Additionally, dry pickup vacuum cleaners are designed to pickup only dry dirt and debris. A motor-fan assembly creates a suction for picking up dirt and debris which is filtered from the airflow by some type of filter assembly. The motor-assembly may be located either upstream of the filter assembly, commonly referred to as a direct air system, or downstream of the filter assembly, commonly referred to as an indirect air system. Exposing either of these two systems to a liquid would create a hazardous condition. The liquid would be drawn into the motor-fan assembly potentially shorting-out the motor. Shorting of the motor will at a minimum damage the motor components and could possibly result in arcing or fire.
Electronic moisture sensing devices are known in the prior art. For example, U.S. Pat. No. 4,374,379 discloses a moisture sensor for pipes that includes a pair of parallel, spaced electrical conductors that run along the lower side of a horizontally extending pipe. Should the pipe begin to leak, the water leaking from the pipe forms drops of water on the lower side of the pipe. The drops of water bridge the gap between the conductors, and thereby activate a circuit that turns on an audible or visible alarm.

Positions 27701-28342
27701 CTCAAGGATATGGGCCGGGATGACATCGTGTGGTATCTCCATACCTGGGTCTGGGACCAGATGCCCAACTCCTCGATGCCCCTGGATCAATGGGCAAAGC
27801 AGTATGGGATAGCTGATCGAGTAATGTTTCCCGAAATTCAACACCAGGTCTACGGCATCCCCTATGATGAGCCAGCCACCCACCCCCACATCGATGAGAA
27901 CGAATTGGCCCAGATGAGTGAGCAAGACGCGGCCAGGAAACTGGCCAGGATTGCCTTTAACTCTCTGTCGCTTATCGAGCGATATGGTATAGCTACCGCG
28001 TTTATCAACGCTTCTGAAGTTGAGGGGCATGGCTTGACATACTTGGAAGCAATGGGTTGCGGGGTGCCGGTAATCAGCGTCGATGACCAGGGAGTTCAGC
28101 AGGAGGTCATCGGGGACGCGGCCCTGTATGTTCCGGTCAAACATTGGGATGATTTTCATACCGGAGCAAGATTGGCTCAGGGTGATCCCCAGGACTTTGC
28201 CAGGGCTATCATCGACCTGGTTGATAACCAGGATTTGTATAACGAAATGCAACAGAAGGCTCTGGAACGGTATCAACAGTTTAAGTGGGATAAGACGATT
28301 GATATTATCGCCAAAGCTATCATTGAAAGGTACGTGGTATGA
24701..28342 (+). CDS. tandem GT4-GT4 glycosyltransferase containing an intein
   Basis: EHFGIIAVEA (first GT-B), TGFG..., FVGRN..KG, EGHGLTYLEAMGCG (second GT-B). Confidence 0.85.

An overflow control system for a clothes washing machine is disclosed in U.S. Pat. No. 4,418,712. One of the disclosed embodiments includes spaced electrodes or conductors located in an overflow pipe of a clothes washer. When the water in the overflow pipe bridges the gap between the electrodes, a circuit is activated that turns on an alarm and/or opens a circuit breaker to shut down the washer and prevent overflow of the washer.
U.S. Pat. No. 4,896,142 discloses a moisture detection system for a wet extraction type carpet cleaner that prevents overflow of the recovery tank. The disclosed arrangement includes two conductors mounted in a suction duct of a carpet extractor between the recovery tank and the suction fan. Should any moisture, foam or water overflow the recovery tank and enter the suction duct, the moisture will bridge the gap between the two conductors and thereby activate a circuit that automatically cuts off the power to the motor fan and prevents the moisture from entering the motor.